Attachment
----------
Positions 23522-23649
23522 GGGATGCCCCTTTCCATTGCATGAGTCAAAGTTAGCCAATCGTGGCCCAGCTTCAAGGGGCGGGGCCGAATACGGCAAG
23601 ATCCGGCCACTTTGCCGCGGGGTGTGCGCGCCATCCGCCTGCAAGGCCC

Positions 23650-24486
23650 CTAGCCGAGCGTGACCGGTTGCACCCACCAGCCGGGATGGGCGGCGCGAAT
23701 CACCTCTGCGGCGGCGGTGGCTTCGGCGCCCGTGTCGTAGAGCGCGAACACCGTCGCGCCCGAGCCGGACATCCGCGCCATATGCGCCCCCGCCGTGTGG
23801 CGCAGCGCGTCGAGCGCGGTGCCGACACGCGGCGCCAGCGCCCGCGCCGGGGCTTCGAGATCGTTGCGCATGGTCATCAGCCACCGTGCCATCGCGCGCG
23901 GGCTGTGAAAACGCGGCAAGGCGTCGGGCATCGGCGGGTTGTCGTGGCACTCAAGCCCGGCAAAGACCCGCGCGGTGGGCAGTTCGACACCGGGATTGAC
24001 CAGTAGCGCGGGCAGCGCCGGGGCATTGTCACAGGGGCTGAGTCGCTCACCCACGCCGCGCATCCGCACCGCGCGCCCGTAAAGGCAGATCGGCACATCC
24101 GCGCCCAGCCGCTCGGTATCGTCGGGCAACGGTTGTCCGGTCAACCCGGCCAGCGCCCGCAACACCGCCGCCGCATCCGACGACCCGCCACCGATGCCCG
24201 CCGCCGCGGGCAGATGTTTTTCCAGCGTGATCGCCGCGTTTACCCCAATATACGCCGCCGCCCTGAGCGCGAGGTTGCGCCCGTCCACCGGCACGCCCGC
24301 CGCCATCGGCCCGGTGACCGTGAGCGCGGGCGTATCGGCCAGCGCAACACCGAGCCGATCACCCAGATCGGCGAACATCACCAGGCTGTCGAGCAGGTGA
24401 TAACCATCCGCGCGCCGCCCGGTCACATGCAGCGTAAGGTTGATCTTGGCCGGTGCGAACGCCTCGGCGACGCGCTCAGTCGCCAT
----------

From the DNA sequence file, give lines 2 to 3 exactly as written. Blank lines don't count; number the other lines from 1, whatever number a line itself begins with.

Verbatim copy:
23522 GGGATGCCCCTTTCCATTGCATGAGTCAAAGTTAGCCAATCGTGGCCCAGCTTCAAGGGGCGGGGCCGAATACGGCAAG
23601 ATCCGGCCACTTTGCCGCGGGGTGTGCGCGCCATCCGCCTGCAAGGCCC